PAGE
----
On Monday, Jeb Bush’s campaign issued his education plan, and it’s a strong plan on his signature issue. For Jeb, this may be a case of too little, too late. But if nothing else, the ten-page plan deserves to be carefully filed as a template for where the GOP should be this fall.
It’s vital that conservatives offer a coherent vision of education reform. In the 21st century, education is the fountainhead of opportunity. Schooling equips Americans for citizenship and success, and, in ways that tax cuts and deregulation cannot, education signals a visceral commitment to democratizing opportunity. It’s no coincidence that education was integral to the governance of George W. Bush, the only Republican to win the presidency in the past quarter-century. His pledge to “leave no child behind” broadened his appeal and reassured suburban dads and soccer moms that his vision of American opportunity extended to everyone.
The problem is that Washington conservatives can have trouble tackling education in a manner that is faithful to principle. It has proven all too easy for them to lapse into ineffectual but superficially appealing progressive prescriptions — embracing new regulations, Washington-centric solutions, bureaucratic expansion, the language of racial grievance, and increased spending.
Jeb Bush spent the better part of two decades building a well-deserved reputation as the Right’s authority on education.
That brings us to Jeb Bush, the candidate who started the 2016 cycle as the GOP favorite before his long, steep slide. Entering the race, he drew heavily on his illustrious record as an education reformer. He’d spent the better part of two decades building a well-deserved reputation as the Right’s authority on education. He has fought the tough fights — championing vouchers and charter schooling, online learning, accountability, and the radical notion that we should pay great educators more than lousy ones. Of course, this accomplished record has been overshadowed in the past few years as Bush became the leading GOP apologist for the Common Core, even as that venture became a plaything of the Obama administration and a target of ire on the right.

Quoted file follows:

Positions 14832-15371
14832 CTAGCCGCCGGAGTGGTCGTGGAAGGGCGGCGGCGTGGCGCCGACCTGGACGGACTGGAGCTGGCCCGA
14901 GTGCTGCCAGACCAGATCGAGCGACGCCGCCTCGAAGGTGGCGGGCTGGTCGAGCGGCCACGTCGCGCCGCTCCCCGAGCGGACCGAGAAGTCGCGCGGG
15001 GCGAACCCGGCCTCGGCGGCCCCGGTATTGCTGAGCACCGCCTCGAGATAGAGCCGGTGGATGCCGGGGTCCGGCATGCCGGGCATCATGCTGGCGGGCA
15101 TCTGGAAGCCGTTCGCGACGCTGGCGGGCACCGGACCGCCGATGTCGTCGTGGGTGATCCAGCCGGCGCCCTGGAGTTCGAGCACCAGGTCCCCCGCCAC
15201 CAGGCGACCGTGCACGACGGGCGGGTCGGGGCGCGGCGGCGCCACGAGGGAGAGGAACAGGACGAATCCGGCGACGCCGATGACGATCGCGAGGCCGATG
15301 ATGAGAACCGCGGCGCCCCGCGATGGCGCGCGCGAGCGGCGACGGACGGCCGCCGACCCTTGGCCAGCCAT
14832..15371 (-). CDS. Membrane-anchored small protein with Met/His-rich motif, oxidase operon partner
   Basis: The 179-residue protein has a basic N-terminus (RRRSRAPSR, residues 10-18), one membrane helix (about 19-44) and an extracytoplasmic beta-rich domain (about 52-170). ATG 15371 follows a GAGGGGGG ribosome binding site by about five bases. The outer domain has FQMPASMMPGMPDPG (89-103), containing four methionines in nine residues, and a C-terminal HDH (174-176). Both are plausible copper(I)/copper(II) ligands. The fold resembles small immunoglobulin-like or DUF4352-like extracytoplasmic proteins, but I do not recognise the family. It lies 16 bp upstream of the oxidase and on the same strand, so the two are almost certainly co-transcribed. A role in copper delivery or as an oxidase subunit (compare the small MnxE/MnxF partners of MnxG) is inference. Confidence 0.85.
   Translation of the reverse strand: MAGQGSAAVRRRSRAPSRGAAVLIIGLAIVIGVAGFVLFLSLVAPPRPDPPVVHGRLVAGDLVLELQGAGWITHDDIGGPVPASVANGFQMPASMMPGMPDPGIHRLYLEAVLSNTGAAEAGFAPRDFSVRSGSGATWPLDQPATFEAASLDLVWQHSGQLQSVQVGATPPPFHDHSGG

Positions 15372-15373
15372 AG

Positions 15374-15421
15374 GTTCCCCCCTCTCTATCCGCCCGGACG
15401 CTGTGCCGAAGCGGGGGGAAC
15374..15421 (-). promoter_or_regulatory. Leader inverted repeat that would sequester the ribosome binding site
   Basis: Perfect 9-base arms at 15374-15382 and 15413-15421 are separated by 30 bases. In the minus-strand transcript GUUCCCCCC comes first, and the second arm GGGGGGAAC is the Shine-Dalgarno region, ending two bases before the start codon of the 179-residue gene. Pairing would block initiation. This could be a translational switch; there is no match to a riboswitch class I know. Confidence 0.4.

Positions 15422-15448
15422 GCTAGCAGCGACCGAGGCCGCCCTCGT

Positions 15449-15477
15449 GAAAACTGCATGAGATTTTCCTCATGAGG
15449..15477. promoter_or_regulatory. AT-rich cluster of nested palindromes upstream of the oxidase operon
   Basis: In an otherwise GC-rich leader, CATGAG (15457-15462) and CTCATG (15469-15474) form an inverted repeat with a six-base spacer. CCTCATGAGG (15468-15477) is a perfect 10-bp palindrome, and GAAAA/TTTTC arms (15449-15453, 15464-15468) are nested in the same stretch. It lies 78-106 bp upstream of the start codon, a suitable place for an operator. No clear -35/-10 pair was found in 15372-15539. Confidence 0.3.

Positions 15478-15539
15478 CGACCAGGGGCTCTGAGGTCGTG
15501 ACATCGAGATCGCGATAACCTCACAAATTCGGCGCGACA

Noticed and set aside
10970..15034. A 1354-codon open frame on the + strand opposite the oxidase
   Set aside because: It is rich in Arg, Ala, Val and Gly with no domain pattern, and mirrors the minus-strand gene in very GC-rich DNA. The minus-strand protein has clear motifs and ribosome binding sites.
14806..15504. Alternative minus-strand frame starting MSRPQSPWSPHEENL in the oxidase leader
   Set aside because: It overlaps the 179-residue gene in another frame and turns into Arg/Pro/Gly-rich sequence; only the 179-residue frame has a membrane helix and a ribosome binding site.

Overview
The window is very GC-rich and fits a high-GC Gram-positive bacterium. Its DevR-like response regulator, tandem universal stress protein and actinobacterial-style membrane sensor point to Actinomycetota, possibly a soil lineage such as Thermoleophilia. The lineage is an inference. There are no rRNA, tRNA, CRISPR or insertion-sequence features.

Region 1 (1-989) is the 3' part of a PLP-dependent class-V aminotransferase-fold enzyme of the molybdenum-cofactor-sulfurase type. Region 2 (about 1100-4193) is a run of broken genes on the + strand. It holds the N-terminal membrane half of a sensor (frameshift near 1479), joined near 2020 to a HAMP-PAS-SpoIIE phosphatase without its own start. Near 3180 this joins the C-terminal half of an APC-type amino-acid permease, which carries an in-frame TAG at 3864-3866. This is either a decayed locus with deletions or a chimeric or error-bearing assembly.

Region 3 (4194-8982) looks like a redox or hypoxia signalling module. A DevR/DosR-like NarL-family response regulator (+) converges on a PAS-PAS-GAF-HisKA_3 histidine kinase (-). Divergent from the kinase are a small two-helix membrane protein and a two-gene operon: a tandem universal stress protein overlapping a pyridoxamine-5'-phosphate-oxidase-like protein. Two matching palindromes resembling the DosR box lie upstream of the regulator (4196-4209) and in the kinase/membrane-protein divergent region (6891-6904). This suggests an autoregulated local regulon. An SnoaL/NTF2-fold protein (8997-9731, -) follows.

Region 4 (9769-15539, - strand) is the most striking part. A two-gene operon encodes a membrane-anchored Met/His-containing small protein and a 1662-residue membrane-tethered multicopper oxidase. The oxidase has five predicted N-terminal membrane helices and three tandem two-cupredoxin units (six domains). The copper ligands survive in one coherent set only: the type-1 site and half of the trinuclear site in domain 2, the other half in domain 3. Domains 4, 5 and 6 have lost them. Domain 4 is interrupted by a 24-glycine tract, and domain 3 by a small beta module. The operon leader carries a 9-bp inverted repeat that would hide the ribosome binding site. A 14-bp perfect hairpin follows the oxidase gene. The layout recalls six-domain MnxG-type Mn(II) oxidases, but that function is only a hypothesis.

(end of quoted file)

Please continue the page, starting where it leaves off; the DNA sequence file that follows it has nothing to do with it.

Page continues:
On Monday, the Bush campaign finally released its education agenda. It’s hard to fathom why it took a year to develop and release this ten-page document — and why the campaign released it on a national holiday, two weeks before a fiercely contested Iowa contest in which Bush is a non-factor. It’s a shame, because if this document had been issued last May, it would have helped flesh out Bush’s agenda while people were still paying attention.
Still, better late than never — and the plan is first-rate. It’s as notable for what’s not there as for what is. Eschewing divisive pandering on “racial achievement gaps,” the plan bracingly argues that education must better serve all Americans. Its first paragraph proclaims, “Choice, innovation and transparency have transformed practically every part of our lives, and yet our schools remain artifacts of another century.”